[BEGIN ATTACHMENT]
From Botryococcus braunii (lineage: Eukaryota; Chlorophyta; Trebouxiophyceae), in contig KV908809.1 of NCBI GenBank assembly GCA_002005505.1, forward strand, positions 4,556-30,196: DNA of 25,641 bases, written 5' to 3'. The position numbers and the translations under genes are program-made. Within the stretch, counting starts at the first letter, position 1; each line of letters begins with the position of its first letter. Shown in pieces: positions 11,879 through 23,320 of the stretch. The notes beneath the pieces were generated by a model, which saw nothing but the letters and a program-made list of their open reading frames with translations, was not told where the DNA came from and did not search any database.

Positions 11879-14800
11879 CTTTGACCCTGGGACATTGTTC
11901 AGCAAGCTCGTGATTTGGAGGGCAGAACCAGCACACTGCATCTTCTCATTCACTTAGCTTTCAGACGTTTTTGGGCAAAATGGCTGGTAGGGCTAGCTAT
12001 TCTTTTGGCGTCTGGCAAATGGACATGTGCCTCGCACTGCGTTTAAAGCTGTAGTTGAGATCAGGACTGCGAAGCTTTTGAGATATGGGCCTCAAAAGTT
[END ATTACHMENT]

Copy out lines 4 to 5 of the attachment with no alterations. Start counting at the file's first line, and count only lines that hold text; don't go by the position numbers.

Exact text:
11901 AGCAAGCTCGTGATTTGGAGGGCAGAACCAGCACACTGCATCTTCTCATTCACTTAGCTTTCAGACGTTTTTGGGCAAAATGGCTGGTAGGGCTAGCTAT
12001 TCTTTTGGCGTCTGGCAAATGGACATGTGCCTCGCACTGCGTTTAAAGCTGTAGTTGAGATCAGGACTGCGAAGCTTTTGAGATATGGGCCTCAAAAGTT